Municipalities should set up “one-stop shops” to help people save money on their energy bills this winter, a green think tank has said.
Green Alliance has called on local authorities to set up counseling centers in vacant stores to provide residents with information on how to lower their energy bills and help them access loans and grants for energy-saving solutions such as insulation.
In addition to lowering bills during the immediate cost of living crisis, the think tank said providing more information would also help people lower their energy bills in the long run.
Now is not just the time to keep people warm this winter, but every winter after
Sam Alvis, head of economics at Green Alliance, said: “We are in an emergency. The government is looking at how much it will cost to support the energy bill.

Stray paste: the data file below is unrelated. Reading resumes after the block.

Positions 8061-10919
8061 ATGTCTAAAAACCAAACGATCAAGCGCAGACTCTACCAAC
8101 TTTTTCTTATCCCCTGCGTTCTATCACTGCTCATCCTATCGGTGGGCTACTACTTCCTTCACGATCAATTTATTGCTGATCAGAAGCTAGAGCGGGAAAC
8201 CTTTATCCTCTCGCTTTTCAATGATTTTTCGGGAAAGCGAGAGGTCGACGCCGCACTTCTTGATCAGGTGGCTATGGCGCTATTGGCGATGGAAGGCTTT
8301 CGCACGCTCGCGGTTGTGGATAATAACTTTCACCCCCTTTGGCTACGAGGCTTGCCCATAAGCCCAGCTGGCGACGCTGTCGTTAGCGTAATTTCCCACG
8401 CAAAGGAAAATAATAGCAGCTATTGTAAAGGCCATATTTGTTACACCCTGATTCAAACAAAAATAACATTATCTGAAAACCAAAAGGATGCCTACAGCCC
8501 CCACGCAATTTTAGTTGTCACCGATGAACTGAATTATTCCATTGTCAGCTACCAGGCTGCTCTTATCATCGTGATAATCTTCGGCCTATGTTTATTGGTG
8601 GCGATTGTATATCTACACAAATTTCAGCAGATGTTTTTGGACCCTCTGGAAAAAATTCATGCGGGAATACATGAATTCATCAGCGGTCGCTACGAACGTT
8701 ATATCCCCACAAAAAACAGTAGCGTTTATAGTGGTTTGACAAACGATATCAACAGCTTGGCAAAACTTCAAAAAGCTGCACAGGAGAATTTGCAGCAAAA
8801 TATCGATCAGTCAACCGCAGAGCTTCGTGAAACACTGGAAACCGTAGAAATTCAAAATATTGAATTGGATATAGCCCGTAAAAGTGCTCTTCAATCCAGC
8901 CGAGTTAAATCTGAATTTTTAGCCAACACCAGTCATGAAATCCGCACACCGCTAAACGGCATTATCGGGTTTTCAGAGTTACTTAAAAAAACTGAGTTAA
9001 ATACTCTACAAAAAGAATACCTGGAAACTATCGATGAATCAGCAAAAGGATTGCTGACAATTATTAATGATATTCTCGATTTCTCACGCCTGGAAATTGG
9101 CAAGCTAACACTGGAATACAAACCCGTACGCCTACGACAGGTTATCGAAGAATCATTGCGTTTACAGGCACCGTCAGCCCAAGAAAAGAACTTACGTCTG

“That means we have to use every tool in the box, in addition to emergency aid to protect households, to reduce energy waste and demand for gas.
“Now is the time not just to keep people warm this winter, but every winter after that, to unlock the financial and information barriers that keep people from accessing money-saving technologies.”
Green Alliance pointed to Public First polls showing that a lack of information was a major barrier to people cutting their energy bills.
A poll of 2,000 British adults in May found that 40% did not know how much it would cost to install low-carbon home improvements, while 90% thought more information about insulation measures would help people make changes to their homes.
Government interventions so far have focused on subsidizing energy bills in the winter, and opposition parties have criticized the lack of action to reduce energy consumption in the long term as a way to permanently lower bills.
Together with local council advice centers, Green Alliance called for a national advertising campaign, similar to the Covid-19 “Hands. Face. Space” ads, to tell people how to reduce their energy consumption.